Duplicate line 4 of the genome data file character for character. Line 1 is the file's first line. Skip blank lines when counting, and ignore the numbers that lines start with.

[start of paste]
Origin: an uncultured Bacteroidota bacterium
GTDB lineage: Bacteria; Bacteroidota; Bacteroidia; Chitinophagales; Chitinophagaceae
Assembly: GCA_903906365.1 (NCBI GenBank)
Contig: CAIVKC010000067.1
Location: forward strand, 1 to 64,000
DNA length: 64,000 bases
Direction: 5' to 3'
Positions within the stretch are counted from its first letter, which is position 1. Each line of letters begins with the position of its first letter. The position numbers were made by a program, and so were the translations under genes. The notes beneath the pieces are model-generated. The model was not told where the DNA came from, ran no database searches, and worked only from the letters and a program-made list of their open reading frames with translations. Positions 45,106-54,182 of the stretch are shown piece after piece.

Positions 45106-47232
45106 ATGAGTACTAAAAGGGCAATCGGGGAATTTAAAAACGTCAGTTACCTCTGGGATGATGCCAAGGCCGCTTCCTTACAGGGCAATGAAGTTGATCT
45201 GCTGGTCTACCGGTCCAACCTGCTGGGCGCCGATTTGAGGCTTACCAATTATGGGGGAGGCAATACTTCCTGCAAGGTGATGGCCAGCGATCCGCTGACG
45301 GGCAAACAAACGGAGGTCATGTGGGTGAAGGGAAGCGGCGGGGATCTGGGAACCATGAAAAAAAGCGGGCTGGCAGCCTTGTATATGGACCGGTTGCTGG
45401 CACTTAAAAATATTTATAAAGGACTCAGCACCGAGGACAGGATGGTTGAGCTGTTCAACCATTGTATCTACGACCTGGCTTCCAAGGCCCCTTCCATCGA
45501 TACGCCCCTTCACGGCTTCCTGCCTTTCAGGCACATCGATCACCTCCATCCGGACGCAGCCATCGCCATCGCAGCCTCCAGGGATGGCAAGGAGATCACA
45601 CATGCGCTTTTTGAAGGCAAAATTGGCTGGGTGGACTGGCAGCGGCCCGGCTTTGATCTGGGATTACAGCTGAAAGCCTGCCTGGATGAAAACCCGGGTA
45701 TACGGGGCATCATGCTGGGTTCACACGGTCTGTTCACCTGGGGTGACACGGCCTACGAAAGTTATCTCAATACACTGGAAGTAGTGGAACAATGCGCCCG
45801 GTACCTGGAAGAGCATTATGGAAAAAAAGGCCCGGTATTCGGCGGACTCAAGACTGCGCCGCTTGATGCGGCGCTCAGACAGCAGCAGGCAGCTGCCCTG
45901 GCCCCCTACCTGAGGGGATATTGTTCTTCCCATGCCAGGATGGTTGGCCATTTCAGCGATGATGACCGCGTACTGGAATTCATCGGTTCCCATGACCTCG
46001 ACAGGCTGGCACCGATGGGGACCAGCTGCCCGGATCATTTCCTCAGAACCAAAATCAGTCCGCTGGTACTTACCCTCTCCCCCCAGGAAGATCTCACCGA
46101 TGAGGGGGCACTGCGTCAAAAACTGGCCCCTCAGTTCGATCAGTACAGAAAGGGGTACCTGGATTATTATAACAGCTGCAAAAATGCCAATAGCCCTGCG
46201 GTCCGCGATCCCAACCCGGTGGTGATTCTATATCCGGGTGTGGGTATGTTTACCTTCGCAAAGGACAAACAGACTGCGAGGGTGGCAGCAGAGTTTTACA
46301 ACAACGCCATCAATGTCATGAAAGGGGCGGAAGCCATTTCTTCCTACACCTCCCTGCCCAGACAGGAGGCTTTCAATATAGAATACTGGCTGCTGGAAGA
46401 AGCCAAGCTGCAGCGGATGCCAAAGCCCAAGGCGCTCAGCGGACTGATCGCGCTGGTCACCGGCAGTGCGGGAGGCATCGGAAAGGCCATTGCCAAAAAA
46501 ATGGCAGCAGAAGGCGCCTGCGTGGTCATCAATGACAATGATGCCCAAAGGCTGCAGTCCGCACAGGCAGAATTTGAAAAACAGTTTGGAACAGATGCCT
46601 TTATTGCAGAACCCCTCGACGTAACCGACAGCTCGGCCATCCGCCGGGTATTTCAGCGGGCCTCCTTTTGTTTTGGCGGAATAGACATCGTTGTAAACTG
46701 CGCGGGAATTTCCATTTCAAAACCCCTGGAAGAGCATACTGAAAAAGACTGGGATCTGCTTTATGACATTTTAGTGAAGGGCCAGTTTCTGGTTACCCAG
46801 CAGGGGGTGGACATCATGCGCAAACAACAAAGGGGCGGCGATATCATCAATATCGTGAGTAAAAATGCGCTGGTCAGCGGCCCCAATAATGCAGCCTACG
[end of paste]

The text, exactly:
Contig: CAIVKC010000067.1